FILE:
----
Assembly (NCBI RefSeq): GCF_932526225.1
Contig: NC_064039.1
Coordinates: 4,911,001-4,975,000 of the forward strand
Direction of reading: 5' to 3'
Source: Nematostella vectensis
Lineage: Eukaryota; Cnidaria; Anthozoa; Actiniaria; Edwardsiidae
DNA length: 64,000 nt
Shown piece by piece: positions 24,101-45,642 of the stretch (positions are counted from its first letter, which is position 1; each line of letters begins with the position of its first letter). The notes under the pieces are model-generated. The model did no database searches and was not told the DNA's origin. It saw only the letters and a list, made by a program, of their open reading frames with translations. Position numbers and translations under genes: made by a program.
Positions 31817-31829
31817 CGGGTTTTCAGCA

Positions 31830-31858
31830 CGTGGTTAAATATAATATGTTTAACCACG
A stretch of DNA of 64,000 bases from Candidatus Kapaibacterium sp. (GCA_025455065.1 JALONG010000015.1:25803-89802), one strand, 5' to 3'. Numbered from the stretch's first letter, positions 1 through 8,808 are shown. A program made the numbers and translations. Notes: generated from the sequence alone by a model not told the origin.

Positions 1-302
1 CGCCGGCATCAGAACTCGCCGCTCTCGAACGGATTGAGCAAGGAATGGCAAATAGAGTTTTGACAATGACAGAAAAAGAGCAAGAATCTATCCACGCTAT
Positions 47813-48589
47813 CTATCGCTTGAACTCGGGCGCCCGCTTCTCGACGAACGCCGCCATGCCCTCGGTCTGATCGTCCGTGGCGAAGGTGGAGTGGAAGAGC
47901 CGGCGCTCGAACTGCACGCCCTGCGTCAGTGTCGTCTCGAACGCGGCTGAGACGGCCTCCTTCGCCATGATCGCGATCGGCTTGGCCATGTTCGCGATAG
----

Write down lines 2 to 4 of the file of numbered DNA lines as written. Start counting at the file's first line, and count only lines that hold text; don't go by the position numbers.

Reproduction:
Contig: NC_064039.1
Coordinates: 4,911,001-4,975,000 of the forward strand
Direction of reading: 5' to 3'